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Sounds quite OK - mix the self leveling concrete in my dustbin('Ardex' brand sounds good and will dry in 2 hrs) pour it on the floor (no thicker than 10mm) and draw a batten over it to make it level.... Sand off any hotspots later.
It's just that batten bit that puts me off - I see me making waves and undulations!
Any tips on this and also splitting the floor area into two sections seamlesly - I need to tile the kitchen floor before Friday's delivery!
How much are you trying to build up? Screeding is quite a specilaist item (been a surveyor in the industry for too many years to mention) and is not a cost effective solution for over 10-15mm, so be warned.!!
If you intend laying floor tiles I would try screwing down sheets of plywood to achieve the level, however if you are trying to lift it less than 5mm could be a prob. Any more than 5mm I would use plywood. If it is a kitchen get WBP ply as it is resitant to moisture (allegedly). Any DIY place or builder's merchant should have it for around £8-£10 per sheet (2440mm x 1220 mm or 8' x 4'!)
In addition to screwing it down use some pva glue (readily available). Thoroughly clean the existing floor before laying it to remove bumps and flatten any nail heads etc and then lay the tiles.....and Robert is your father's brother........
Also, if you are installing a new kitchen, you should ask yourself if you want the tiles to run all the way under the units as it sounds that you are heading that way? Most kitchens have a plinth below the units which you can but the new tiles up to and seal with mastic. This will also save you money as why pay for a nice tile that you will never see!!! EG 1200mm long base unit will cover over around 0.75M2, so ten units will cover around 7.5M2 which could save quite a bit.
Currently there is a screed, then cork tiles, then manky lino! The screed/tile/lino does not extend under the washing machine/dishwasher. This makes them sit too low under the worktop and an absolute BasXXX to get in and out!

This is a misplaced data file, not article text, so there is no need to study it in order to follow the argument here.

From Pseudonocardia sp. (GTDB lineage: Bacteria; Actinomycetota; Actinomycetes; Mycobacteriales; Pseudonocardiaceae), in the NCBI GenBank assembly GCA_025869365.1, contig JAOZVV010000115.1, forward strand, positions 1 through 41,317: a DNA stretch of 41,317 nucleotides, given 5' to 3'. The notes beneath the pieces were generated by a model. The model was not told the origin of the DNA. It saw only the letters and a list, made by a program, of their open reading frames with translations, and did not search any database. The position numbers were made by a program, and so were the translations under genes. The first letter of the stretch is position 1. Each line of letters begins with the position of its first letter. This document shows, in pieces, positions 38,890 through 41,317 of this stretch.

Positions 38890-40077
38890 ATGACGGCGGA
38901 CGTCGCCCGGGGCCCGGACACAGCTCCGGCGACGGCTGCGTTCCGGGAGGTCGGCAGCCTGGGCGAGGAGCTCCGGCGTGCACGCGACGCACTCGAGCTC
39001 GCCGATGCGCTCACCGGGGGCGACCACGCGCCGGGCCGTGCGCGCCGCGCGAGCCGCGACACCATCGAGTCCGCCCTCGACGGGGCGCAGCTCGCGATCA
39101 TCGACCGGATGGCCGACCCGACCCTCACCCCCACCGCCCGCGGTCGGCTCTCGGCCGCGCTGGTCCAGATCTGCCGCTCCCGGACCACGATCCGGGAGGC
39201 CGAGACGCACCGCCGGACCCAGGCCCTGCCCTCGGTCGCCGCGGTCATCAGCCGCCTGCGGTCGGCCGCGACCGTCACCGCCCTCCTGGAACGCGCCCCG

I hoped to lay a thin layer of screed over the existing patchy screed, getting up to a few mm where the appliances are. I would also take this screed a few cm under the plinths and then tile a few cm under the plinths for a neat job.
If you think this is too tricky for a first timer tell me straight! I usually umm and ahh & pussyfoot about and then dive in with brave courage on these DIY things!
Laying a screed, also known as self levelling compound, isn't that hard. I did our consevatory, which is 4.5 x 4 metres, and all I did was to mix the stuff up runny, (that's the hard bit, to get it to mix to a creamy texture), then poured it on, levelling it with a skimming trowel which I "puddled" into it until it ran, then wiped it over the surface afterwards. The stuff virtually laid itself, was dry 2 hours later, rock hard the next day, and tiled on within 36 hours.
__________________ Harvey Smith, R.I.P.
I'm proud to have called him my friend.
Can I just ask why you have to level it by hand if it is really thin and runny? That's the only thing that puts me off - how will I know I'm making it MORE level and not making little dips and troughs?
If it is only a few millimetres you need to attend to then go with a 2 part screed as suggested, but go for an established make and not a DIY store's own brand!!!
You could also consider that as you are tiling the floor you may be able to accomodate minor deviations in isolated areas/patches with the adhesive bed of the floor tiles. This will depend on the extent of the depressions you are attending to.
The hand levelling is usually only specified because the mixed up product wil never be (and shouldn't be!) as fluid as water and thus wil not totally self level, despite what the product packaging will say. A good tip from a ceramic tiler I spoke to yesterday is to use a large float/trowel as this will make the process easier if you are not confident. As above, don't worry about achieving a perfect level as the tile adhesive bed can be quite ' forgiving '.
The biggest tip I can give you is to spend as much if not more time in the preperation stage as this will make the actual installation much easier. Remove as many bumps etc from the existing floor as poss. Also get the mix of the material as good as you can. I have never seen anyone mix the material to the consistancy detailed on the packaging (thier tests are done under laboratory conditions so no Kids, Wives or furniture in the way and at perfect temperatures). When ever I see it done on site it is always more fluid than reccomended as it will aid the installation works. Drying times will be largely dependant upon the room temperature and the existing floor temperature / moisture content so don't live and die by the drying times quoted on the packaging (also the more fluid the mix the longer it will take to dry). Finally, be warned some materials (esp the two part systems) will give off a nasty smell for a while, so keep the windows open where possible (this will also aid the curing process).